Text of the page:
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Virginia Alejandra

Update on Virginia Alejandra

Doña Virginia lives in the Rene Polanco neighbourhood, an area on the periphery of Managua. She has six children and is a single mother. She worked hard to get them ahead and they are now all grown and independent. Virginia now works to maintain her home. She sells clothing and cosmetics and is requesting this loan for home improvements. She now needs to build a room on the back of her home. This will provide a bit of order and shape to her humble home.
View original language description ↓
Doña Virginia habita en el barrio René Polanco, una zona marginal de Managua, procreo 6 hijos siendo madre soltera, lucho para sacarlos adelante hoy en día son mayores e independientes, ahora Virginia trabaja para mantener su hogar vendiendo ropa, cosméticos. Solicita el crédito para mejorar su hogar, en esta ocasión tiene la necesidad de construir un cuarto en la parte trasera de su casa, de esta manera irá dando un poco de orden y forma a su humilde vivienda.

Previous Loan Details

Virginia is fifty years old, a single mother, and a saleswoman of clothing and cosmetics. For her it has been difficult, since she has had to work hard to help her family succeed. Improvements to her house have not been done because she has had to cover her personal expenses and the household n... More from Virginia Alejandra's previous loan »

Additional Information


This loan is administered by AFODENIC, La Asociación para el Fomento al Desarrollo Nicaragua, a Kiva Field Partner based in Managua, Nicaragua. Founded in 1999, AFODENIC was created to promote the socio-economic and cultural development of sectors that are excluded from commercial banking. Integrating economic and human resources, AFODENIC offers affordable and adaptable financial services aimed at strengthening the family unit of their clients, who include students, producers, and micro- and small entrepreneurs from rural and urban areas. AFODENIC is a socially responsible institution engaged in society and making a positive impact on its professional partners and communities.

Supporting a borrower through AFODENIC contributes to the pursuit of innovation in mitigating poverty in Nicaragua. Visit AFODENIC’s partner page for more information.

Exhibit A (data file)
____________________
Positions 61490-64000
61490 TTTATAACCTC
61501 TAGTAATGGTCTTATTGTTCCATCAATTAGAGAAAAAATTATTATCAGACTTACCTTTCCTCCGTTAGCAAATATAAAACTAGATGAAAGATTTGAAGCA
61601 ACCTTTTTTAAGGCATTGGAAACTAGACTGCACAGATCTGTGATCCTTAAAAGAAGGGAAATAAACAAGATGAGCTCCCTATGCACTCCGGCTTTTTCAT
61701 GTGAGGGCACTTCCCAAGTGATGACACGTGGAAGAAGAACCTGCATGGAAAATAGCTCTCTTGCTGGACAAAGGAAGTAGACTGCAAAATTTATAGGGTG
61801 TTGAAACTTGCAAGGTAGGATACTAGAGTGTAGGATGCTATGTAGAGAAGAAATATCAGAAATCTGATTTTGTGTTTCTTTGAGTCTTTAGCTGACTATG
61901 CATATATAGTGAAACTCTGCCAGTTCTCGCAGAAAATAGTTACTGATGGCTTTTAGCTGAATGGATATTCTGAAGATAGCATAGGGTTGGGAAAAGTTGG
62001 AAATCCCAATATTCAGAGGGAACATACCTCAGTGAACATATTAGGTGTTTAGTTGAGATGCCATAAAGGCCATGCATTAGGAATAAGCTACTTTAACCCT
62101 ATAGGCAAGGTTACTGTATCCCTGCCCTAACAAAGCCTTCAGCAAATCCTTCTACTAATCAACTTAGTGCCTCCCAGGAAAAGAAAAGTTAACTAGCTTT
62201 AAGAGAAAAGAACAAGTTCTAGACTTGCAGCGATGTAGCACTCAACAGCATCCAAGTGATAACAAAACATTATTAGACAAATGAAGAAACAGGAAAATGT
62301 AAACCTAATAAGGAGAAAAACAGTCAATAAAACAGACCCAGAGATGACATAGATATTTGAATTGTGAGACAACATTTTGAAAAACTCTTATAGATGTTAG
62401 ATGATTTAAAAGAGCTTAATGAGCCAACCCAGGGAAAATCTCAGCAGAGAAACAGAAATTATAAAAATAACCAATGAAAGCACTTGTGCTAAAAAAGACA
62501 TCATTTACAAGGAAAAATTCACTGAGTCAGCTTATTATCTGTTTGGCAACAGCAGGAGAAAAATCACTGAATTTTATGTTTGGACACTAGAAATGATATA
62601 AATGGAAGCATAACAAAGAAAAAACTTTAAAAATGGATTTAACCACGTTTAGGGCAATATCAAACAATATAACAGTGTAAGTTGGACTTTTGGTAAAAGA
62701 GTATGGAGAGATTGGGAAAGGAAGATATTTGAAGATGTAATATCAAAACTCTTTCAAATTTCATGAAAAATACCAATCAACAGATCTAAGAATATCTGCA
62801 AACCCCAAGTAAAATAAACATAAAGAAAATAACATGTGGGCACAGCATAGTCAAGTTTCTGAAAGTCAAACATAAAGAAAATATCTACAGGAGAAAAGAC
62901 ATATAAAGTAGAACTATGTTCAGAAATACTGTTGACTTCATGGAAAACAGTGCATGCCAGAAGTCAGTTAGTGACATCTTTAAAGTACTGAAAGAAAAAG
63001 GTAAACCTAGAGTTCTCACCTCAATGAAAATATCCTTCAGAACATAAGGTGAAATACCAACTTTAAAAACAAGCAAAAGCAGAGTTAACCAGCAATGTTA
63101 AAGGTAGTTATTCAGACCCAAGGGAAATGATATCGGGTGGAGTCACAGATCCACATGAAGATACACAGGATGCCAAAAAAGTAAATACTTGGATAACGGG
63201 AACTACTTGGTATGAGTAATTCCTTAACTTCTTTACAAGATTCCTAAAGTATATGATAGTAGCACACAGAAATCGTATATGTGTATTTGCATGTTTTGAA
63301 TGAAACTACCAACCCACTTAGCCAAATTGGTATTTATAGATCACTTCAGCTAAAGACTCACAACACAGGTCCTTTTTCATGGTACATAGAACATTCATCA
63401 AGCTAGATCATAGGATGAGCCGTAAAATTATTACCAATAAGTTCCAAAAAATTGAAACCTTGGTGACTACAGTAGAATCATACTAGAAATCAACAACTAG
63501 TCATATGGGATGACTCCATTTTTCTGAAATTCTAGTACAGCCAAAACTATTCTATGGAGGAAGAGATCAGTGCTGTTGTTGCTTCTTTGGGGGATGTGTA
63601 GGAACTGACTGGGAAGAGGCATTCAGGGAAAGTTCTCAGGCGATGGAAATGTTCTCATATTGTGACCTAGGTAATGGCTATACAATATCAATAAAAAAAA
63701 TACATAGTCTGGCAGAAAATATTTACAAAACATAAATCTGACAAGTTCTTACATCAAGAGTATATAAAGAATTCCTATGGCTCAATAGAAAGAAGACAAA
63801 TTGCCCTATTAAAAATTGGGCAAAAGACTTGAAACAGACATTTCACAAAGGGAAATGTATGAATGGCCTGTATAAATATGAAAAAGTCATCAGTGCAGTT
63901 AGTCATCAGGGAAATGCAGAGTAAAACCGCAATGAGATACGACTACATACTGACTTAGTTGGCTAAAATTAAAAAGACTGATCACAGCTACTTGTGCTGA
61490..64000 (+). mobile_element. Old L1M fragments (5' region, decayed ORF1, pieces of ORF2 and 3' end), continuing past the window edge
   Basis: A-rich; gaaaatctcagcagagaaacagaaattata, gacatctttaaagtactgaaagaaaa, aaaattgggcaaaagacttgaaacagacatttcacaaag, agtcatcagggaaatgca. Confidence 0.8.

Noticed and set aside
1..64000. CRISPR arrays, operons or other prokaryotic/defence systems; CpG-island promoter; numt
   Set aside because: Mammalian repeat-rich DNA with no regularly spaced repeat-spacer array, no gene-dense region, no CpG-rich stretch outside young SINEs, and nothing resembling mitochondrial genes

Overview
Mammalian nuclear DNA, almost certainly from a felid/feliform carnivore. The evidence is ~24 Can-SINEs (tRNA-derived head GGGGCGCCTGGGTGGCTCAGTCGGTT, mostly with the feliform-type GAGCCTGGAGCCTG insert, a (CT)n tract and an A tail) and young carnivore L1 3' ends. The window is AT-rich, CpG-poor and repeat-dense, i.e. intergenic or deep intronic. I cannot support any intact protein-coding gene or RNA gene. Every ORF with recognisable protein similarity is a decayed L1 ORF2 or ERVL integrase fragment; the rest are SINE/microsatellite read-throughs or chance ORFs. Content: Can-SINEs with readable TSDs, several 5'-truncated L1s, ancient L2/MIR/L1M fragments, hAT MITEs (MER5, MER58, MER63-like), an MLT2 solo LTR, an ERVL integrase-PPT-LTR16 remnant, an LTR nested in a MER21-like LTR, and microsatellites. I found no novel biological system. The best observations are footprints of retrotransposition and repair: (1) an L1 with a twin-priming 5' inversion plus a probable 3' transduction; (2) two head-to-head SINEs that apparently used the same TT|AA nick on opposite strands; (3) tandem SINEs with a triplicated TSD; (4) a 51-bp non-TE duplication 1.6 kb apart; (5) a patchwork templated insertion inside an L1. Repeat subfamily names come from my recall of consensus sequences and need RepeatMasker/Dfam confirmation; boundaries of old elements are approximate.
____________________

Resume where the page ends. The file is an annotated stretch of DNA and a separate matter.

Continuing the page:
Concurrent and Successive Loans

Our Field Partners often work with borrowers over a series of loans as the borrowers build credit, take out bigger loans, and expand their businesses. In order to make it easier for our Field Partners to post loans for borrowers who have been listed on Kiva before, we allow them to post successive and concurrent loans for their Kiva borrowers. This means that our Field Partners are able to post a borrower's second, third, etc., loan on Kiva without having to re-enter all of the borrower's information.

This borrower has been listed on Kiva before, so you'll see an updated loan description, as well as excerpts of the original descriptions from earlier loans. Most borrowers take out loans consecutively, meaning that they receive a second loan after having repaid the first. However, sometimes our Field Partners give out concurrent loans, allowing borrowers to take out one primary loan and a secondary "add-on" loan along with it. These "add-on" loans are typically smaller than the borrower's primary loan and serve a different purpose. Because Field Partners can now post loans as successive and concurrent loans, you will be able to track borrower progress over time and see the various ways a borrower is working with our Field Partners through funds from Kiva’s lenders.

About Housing Loans

Many poor families cannot afford housing that meets their needs. When you make a housing loan on Kiva, you give people access to flexible capital to obtain or improve their homes. Better housing means better health, sanitation, and even educational outcomes for children. A house can also be much more for entrepreneurs who run businesses out of their homes. In this way, housing and small business loans on Kiva share a common purpose: to alleviate poverty and enable families to enjoy more stable lives.


About Nicaragua

  • $4,800
    Average annual income
  • 70
    View loans »
    Nicaragua Loans Fundraising
  • $25,754,375
    Funds lent in using Kiva
  • 25.0
    Nicaragua Cordobas (NIO) = $1 USD

Success!! The loan was 100% repaid

A loan of $625 helped Virginia Alejandra to buy construction materials like cement, iron, sand, planks of wood, and blocks.
100% repaid
Repayment Term
15 months (Additional Information)
Repayment Schedule
Jun 28, 2013
Jul 12, 2013
Currency Exchange Loss:
Jun 17, 2014